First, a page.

Listen to some blues records and what are they about? Oppression, destitution, love… sex? Old grainy recordings of many of these records can make the exact lyrics difficult to discern, but turn up the volume on your headphones and concentrate and so many of these lyrics are overtly sexual – so what about the sexuality of those making the music? If sex plays such a big role in lyrics, then surely sexual identity, or sexual fluidity, is crucial in understanding these artists and their creativity. If we want the full picture then recognition of historic LGBTQ lives has to be crucial – this is the argument of Queer Blues: The Hidden Figures of Early Blues Music.
Darryl W. Bullock has authored several books on music and LGBTQ history, including David Bowie Made Me Gay and The Velvet Mafia. Queer Blues, his latest outing, focuses on the sexuality and identity of musicians primarily operating in the 1920s and 30s, the heyday of ‘the blues’ (and jazz whose story is intertwined throughout the book). Using a wide range of primary sources including lyrics, letters and testimonies of those who were there, Bullock paints a picture of a period of sexual fluidity and a contrast between artists who found a way to live relatively open lives, and those who went to painstaking lengths to cover up their true identity.
At points, the premise that these are ‘hidden histories’ feels a bit strained. It is not revelatory that Josephine Baker had same sex relationships, for example. Nor is she a forgotten or hidden figure. However, there are enough generally obscure (to the blues laity) figures to balance this. The stories of Ma Rainey and Sammy Stewart – the leader of the wonderfully named Sammy Stewart and his Singing Syncopators – are particularly exciting to uncover. Bullock’s highly readable narrative style buys the reader in to the stories of these musicians and sparks an interest in their creative output.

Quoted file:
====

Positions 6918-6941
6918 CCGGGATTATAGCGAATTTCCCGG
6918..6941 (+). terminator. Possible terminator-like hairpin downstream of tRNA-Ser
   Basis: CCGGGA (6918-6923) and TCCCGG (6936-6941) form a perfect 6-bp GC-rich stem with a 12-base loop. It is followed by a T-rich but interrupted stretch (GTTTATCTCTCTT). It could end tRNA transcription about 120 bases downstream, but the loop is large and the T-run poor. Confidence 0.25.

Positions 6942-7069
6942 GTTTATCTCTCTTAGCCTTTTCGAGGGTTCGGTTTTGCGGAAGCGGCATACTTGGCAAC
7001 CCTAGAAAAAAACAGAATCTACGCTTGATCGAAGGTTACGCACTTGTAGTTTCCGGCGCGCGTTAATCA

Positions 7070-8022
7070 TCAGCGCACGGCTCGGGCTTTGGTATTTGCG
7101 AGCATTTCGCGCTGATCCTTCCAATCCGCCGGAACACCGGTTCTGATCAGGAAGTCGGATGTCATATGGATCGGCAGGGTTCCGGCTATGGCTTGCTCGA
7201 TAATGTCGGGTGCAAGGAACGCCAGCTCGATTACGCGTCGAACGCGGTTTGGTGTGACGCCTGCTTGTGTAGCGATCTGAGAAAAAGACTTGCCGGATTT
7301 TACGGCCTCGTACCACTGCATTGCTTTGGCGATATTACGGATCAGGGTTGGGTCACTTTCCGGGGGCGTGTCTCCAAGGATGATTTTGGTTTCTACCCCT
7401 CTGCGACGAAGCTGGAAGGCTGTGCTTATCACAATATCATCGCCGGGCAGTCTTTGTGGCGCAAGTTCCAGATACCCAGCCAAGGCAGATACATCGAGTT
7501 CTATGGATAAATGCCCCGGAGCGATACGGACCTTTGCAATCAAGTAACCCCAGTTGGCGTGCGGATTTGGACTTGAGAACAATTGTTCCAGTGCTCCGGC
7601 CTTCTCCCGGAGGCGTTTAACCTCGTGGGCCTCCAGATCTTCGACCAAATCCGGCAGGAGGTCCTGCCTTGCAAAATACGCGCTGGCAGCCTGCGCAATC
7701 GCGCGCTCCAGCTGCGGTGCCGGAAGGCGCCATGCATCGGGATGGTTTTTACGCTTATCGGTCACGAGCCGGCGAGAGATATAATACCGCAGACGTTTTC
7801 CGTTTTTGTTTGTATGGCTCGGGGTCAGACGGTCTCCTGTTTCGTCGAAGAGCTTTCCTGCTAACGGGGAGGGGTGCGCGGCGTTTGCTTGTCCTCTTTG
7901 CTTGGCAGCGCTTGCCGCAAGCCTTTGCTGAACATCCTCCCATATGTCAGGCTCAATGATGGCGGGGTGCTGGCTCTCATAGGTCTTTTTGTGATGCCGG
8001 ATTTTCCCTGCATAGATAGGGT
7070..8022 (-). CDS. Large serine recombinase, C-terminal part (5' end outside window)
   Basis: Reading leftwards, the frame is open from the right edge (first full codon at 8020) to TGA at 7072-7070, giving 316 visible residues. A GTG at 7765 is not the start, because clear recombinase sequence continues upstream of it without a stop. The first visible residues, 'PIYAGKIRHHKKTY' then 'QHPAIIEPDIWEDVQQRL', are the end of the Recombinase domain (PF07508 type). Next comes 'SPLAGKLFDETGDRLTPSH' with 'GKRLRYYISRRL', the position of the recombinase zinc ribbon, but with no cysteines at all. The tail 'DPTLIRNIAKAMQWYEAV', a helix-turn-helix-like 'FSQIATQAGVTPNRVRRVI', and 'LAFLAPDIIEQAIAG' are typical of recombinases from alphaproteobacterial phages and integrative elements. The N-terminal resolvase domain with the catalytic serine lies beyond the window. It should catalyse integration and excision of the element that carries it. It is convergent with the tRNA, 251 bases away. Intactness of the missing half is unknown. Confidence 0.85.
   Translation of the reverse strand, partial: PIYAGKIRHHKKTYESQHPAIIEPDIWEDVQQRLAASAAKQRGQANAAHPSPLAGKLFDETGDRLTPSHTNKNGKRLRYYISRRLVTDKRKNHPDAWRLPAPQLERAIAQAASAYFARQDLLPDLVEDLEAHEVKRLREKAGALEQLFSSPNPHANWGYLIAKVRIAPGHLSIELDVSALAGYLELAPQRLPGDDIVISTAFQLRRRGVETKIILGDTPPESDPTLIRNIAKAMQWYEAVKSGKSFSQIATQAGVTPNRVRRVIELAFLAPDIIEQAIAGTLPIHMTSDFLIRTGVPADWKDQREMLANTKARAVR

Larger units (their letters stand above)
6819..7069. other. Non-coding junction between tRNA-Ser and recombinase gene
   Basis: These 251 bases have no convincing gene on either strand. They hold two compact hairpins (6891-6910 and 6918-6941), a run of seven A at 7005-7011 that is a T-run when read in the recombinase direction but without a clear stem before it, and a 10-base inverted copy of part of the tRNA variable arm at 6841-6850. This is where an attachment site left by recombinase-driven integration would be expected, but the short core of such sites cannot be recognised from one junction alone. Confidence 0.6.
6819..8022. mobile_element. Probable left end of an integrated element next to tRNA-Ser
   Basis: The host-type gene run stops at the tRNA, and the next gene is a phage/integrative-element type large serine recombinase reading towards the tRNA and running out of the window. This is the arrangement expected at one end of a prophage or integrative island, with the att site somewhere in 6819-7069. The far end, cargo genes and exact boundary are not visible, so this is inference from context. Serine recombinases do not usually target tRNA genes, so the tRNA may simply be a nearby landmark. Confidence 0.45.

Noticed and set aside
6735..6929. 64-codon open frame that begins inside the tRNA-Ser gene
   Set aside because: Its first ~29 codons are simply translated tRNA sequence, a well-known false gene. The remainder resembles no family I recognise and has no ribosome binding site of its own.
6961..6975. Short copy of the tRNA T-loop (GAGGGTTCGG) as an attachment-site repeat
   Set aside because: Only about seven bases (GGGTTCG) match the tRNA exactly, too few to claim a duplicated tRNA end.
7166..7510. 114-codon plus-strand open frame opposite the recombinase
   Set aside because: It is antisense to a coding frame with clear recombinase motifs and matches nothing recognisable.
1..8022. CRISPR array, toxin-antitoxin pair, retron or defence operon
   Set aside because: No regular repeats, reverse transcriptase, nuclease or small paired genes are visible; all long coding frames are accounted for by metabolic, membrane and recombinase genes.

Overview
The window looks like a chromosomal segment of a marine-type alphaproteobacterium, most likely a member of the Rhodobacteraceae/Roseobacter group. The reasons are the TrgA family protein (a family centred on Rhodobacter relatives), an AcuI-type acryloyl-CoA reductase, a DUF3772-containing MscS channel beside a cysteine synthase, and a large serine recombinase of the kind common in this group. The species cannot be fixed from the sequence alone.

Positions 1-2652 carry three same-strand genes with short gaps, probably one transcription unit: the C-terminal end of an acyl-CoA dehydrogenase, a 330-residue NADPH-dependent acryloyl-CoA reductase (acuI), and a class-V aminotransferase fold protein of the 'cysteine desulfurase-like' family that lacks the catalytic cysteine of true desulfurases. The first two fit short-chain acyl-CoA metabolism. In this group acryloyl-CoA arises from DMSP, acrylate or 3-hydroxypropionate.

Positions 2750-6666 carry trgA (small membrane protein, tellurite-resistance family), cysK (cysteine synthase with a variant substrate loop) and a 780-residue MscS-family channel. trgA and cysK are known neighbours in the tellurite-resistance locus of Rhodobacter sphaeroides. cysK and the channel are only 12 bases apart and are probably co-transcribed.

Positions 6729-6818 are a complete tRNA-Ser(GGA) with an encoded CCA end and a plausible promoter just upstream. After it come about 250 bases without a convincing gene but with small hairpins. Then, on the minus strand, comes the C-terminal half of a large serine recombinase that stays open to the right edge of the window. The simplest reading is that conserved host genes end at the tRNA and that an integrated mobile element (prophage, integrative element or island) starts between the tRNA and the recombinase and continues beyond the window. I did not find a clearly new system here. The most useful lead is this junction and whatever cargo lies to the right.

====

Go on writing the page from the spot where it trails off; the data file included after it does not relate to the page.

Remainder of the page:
‘Coming a time – women ain’t going to need to men
Coming a time – women ain’t going to need to men’
-Lucille Bogan ‘Women Won’t Need No Men’, 1927.
Central to the narrative is an understanding of the relative liberalism of the inter-war period in terms of not just sexuality but also culture. The 1920s stand out as a golden period prior to widespread censorship and the regressive conservatism that came with World War Two, and then the McCarthy era of the early cold war. An understanding that LGBTQ history is not linear in any true sense is needed for any serious understanding of identity. Bullock achieves this but also tempers this with that any openness was an openness relative to the time and still had to grapple with the attitudes and prejudices of the early twentieth century.
In this vein there is a strong intersection analysis present throughout the narrative. Bullock highlights that the lives of the figures in the book were also shaped by being (predominantly) black Americans in the era of Jim Crow. The long shadow and impact of slavery and the emergence from it, such as events as the Great Migration, shape the lives of the musicians in the book and the formation of the music they make. There is also a poignancy when talking about artists who went to Europe, Ken ‘Snakehips’ Johnson’s death in the bombing of Café De Paris in 1941, and Eve Adams the Jewish, lesbian activist and club owners death in Auschwitz are tragic points at the end of the book. As is Josephine’s Bakers absolute persecution and humiliation on her return to the U.S after her heroic war effort. Both her bisexuality and her race proved too much for the regressive conservatism of post-war America.
Historiography is emersed in such culture wars nonsense currently, such moral panic about the re-writing of history along ‘woke lines’ that books such as Queer Blues are important to demonstrate the important role LGBTQ people have played throughout history. Bullock avoids the pitfalls of assuming that just as two people shared a room they were lovers, whilst highlighting the real and impactful role sexuality played in these ‘hidden figures’ lives. Bullocks writing draws the reader in to the world of the blues and will hopefully inspire readers to find the music of these hidden figures.
Queer Blues: The Hidden Figures of Early Blues Music is published by Omnibus Press and Available Now.
Ruth O’Sullivan is a London-based artist and writer. Her work explores subjects from artificial intelligence to challenging traditional relationships between the artist and model. Professionally, she has worked on projects for some of the leading art institutions in the UK, as well as having her own visual art practice.